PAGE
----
Devendra Banhart, Rejoicing in the Hands
Agouti | by Eli
Rejoicing in the Hands has an enchantingly rare mystique about itWhen you first lay eyes on Devendra Banhart, itâ€™s tempting to simply dismiss him as a lackadaisical 23-year-old neo-folk hippie. But the moment his graciously transcendent utterances flow softly through your ear canal, you feel ashamed for having harbored such misplaced judgment. I was never particularly fond of folk-style harmony, but Rejoicing in the Hands has an enchantingly rare mystique about it. The acoustics are impressive, if not downright exemplary. Itâ€™s the type of music you might hum to yourself while strolling along a lengthy winding road, clouds rolling overhead as the sun dips quietly into the ocean.
When a really good song is over, the listener wishes that it couldâ€™ve continued on forever. The same holds true for certain albums. Occasionally, you run across the kind of record that must be heard from start to finish and then played over once again in its entirety. Devendra Banhart effortlessly triumphed in crafting such a valuable treasure and has done it all without any inclination toward projecting a distorted self-image.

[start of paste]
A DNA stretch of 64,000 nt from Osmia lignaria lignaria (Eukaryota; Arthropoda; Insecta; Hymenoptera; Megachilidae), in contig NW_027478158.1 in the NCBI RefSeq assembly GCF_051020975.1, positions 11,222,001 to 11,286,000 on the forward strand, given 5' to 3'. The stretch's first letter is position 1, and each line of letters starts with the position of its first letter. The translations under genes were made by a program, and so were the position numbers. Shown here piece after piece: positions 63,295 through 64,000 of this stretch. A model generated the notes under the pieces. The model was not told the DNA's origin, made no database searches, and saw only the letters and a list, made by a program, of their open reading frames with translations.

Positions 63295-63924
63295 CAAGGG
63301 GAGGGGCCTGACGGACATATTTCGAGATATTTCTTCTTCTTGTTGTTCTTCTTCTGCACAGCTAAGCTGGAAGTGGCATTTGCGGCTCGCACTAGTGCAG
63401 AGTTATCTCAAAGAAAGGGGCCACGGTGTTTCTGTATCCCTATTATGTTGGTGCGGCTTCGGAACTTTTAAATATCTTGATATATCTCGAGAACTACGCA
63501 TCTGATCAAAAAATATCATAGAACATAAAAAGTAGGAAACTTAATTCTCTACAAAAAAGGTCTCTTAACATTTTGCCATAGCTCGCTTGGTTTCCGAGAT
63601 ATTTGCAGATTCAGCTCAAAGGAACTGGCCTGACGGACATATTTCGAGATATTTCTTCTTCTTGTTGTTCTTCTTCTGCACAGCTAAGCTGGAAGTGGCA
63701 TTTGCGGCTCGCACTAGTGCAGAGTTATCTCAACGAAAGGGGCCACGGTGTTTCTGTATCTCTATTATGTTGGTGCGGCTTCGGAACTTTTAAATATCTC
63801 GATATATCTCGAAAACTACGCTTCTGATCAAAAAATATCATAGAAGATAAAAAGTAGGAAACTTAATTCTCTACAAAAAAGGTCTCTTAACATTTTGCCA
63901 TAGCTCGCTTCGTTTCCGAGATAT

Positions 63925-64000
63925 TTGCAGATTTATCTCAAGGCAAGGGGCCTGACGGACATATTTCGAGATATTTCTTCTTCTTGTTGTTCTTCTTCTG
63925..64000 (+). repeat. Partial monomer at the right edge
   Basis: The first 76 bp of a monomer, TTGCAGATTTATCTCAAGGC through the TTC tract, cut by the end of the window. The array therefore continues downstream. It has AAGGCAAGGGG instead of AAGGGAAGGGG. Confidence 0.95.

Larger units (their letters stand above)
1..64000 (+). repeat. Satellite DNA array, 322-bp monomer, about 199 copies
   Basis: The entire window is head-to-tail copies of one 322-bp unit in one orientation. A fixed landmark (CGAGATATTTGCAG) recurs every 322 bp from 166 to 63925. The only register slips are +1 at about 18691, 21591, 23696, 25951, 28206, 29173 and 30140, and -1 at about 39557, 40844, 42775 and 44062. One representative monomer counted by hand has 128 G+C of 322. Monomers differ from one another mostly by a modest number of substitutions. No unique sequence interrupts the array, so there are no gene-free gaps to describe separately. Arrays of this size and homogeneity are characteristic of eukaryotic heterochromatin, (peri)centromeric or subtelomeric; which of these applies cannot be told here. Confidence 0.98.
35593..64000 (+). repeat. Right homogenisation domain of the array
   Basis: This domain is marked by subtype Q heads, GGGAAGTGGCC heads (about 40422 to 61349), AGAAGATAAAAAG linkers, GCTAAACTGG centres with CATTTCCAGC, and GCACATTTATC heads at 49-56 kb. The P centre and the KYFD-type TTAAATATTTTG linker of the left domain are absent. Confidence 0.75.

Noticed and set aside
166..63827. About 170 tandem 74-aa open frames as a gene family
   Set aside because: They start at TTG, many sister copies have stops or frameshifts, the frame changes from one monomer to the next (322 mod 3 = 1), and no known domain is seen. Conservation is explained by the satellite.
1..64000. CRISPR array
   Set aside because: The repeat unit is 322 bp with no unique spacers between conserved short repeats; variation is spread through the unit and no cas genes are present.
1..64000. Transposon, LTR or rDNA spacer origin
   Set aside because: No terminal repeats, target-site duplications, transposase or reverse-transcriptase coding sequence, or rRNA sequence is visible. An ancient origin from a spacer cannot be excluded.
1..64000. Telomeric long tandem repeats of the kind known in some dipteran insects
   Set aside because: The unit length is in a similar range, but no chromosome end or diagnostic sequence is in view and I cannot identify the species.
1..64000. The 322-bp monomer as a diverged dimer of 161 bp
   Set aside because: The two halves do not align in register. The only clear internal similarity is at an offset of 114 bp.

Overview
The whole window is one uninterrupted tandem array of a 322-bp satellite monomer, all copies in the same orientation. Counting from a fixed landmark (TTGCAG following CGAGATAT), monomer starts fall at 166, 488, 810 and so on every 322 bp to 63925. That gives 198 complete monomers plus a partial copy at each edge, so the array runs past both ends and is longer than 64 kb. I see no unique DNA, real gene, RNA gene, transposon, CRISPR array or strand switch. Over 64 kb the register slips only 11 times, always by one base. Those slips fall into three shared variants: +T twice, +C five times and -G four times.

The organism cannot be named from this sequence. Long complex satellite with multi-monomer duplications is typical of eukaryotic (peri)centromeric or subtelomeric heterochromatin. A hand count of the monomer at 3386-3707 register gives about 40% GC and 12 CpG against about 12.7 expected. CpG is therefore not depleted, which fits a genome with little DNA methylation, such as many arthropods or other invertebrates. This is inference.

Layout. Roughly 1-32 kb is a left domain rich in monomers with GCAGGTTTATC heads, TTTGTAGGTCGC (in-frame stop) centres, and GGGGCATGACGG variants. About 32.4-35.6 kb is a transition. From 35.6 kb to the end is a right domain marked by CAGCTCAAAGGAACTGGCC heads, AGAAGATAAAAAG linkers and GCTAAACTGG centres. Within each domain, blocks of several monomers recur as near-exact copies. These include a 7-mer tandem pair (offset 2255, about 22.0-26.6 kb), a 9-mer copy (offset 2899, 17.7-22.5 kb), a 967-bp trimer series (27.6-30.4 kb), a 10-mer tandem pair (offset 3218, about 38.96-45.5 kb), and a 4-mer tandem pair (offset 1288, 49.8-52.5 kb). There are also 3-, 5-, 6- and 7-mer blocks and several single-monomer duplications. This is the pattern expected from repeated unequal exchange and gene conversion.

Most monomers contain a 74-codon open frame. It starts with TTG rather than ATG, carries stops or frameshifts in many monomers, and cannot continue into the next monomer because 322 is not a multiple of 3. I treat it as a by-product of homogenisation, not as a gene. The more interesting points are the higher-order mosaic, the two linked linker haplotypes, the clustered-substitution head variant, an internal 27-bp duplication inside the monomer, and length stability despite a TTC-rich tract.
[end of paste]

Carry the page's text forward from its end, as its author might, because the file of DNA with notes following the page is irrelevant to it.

Manufactured personas are exceedingly commonplace in the music industry. Many artists create identities that shadow their former selves, often in a crude attempt to propagate their recorded works. Devendra Banhart seems comfortable merely being himself, and that quality of character is abundantly evident on Rejoicing in the Hands.
This stands out as one of the better releases of 2004 thus far. Donâ€™t believe me? Get the record for yourself and have a good listen.